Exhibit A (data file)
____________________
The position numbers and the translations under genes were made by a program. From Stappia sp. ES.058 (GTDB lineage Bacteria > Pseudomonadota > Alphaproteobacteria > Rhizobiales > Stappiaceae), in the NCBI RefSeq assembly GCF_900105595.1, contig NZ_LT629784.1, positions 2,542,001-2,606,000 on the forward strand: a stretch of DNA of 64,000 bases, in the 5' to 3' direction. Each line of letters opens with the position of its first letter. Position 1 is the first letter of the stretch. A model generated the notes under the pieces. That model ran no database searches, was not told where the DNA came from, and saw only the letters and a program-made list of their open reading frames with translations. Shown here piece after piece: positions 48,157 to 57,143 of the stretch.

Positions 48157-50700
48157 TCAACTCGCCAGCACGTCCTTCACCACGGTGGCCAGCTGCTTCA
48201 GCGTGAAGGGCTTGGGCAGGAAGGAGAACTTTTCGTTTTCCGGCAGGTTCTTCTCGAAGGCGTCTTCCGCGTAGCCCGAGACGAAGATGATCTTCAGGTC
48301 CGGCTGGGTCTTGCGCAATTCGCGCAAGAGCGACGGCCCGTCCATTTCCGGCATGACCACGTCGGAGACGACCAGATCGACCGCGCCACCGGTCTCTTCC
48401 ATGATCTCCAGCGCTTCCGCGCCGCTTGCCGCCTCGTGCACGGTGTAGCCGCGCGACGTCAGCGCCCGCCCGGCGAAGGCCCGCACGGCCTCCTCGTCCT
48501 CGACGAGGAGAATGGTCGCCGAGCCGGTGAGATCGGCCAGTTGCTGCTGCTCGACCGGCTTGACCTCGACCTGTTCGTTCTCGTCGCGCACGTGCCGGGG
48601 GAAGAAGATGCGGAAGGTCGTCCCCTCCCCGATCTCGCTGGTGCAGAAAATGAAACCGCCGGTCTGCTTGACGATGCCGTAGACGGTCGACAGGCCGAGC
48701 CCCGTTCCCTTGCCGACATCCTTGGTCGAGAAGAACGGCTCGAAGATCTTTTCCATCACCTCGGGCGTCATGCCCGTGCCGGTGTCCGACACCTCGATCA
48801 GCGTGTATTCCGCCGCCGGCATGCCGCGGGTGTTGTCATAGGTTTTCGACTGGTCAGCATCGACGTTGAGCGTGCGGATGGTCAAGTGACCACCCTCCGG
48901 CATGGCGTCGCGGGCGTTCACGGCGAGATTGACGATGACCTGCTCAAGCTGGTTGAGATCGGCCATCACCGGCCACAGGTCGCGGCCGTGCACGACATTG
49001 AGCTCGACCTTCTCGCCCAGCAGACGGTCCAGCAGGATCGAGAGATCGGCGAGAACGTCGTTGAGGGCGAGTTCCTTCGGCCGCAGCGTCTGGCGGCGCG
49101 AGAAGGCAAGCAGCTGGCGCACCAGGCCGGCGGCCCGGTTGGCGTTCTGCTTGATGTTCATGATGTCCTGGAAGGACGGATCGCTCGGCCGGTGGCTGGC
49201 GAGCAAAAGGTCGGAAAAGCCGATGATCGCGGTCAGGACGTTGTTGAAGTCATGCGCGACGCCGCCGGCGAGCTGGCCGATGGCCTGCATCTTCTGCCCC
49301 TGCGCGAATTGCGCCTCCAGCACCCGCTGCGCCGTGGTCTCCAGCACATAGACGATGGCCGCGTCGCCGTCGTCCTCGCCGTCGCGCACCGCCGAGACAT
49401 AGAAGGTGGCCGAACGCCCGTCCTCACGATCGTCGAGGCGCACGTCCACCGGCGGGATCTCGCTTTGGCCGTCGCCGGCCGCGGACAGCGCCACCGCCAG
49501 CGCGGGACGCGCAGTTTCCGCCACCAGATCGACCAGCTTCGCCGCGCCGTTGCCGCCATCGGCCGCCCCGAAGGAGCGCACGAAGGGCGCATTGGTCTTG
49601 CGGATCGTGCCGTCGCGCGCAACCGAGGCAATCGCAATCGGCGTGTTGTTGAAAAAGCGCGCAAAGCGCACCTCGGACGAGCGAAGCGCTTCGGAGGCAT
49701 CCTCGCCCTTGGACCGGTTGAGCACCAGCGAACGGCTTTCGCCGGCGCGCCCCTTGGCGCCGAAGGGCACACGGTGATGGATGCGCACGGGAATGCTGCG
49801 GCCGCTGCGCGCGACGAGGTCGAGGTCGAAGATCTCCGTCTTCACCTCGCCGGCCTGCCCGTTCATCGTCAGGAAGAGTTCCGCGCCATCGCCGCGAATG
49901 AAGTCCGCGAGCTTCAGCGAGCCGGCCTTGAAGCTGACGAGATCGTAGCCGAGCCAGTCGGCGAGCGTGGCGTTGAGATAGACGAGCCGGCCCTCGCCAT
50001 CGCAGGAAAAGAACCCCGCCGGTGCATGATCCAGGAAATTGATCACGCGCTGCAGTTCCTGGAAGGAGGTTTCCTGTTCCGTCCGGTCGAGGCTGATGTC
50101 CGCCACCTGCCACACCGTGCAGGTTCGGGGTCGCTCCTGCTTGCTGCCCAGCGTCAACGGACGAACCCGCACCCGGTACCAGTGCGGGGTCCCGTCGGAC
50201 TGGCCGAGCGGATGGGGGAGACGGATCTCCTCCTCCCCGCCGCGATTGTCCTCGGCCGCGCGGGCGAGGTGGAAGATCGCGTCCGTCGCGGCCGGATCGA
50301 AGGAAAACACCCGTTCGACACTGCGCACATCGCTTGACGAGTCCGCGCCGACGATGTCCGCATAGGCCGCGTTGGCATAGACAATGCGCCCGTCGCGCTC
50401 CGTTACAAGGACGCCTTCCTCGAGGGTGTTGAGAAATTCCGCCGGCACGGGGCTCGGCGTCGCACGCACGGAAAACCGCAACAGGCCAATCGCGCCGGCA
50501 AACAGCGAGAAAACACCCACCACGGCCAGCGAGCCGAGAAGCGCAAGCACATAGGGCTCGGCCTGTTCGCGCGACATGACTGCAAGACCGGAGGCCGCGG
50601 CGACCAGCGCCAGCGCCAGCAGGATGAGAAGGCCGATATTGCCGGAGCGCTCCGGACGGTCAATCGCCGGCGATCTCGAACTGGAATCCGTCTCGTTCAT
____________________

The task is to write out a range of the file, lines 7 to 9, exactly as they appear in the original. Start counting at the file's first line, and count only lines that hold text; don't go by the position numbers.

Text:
48501 CGACGAGGAGAATGGTCGCCGAGCCGGTGAGATCGGCCAGTTGCTGCTGCTCGACCGGCTTGACCTCGACCTGTTCGTTCTCGTCGCGCACGTGCCGGGG
48601 GAAGAAGATGCGGAAGGTCGTCCCCTCCCCGATCTCGCTGGTGCAGAAAATGAAACCGCCGGTCTGCTTGACGATGCCGTAGACGGTCGACAGGCCGAGC
48701 CCCGTTCCCTTGCCGACATCCTTGGTCGAGAAGAACGGCTCGAAGATCTTTTCCATCACCTCGGGCGTCATGCCCGTGCCGGTGTCCGACACCTCGATCA